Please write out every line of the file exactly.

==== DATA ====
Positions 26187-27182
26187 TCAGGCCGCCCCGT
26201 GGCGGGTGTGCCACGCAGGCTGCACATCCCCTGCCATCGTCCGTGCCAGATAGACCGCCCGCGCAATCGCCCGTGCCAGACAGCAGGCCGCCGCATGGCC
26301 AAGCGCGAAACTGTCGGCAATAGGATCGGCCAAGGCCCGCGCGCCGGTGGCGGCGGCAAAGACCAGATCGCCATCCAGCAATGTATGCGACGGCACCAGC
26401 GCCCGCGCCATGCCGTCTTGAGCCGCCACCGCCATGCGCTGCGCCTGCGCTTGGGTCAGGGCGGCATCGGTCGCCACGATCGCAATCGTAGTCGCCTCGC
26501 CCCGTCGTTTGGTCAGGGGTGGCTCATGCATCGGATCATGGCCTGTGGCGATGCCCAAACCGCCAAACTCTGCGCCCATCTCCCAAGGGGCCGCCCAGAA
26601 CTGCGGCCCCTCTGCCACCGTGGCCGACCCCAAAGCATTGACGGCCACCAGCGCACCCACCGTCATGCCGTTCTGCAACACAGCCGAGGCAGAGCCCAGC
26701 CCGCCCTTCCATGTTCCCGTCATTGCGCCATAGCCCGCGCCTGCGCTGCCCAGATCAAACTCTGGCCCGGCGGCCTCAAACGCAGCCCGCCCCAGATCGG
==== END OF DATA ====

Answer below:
Positions 26187-27182
26187 TCAGGCCGCCCCGT
26201 GGCGGGTGTGCCACGCAGGCTGCACATCCCCTGCCATCGTCCGTGCCAGATAGACCGCCCGCGCAATCGCCCGTGCCAGACAGCAGGCCGCCGCATGGCC
26301 AAGCGCGAAACTGTCGGCAATAGGATCGGCCAAGGCCCGCGCGCCGGTGGCGGCGGCAAAGACCAGATCGCCATCCAGCAATGTATGCGACGGCACCAGC
26401 GCCCGCGCCATGCCGTCTTGAGCCGCCACCGCCATGCGCTGCGCCTGCGCTTGGGTCAGGGCGGCATCGGTCGCCACGATCGCAATCGTAGTCGCCTCGC
26501 CCCGTCGTTTGGTCAGGGGTGGCTCATGCATCGGATCATGGCCTGTGGCGATGCCCAAACCGCCAAACTCTGCGCCCATCTCCCAAGGGGCCGCCCAGAA
26601 CTGCGGCCCCTCTGCCACCGTGGCCGACCCCAAAGCATTGACGGCCACCAGCGCACCCACCGTCATGCCGTTCTGCAACACAGCCGAGGCAGAGCCCAGC
26701 CCGCCCTTCCATGTTCCCGTCATTGCGCCATAGCCCGCGCCTGCGCTGCCCAGATCAAACTCTGGCCCGGCGGCCTCAAACGCAGCCCGCCCCAGATCGG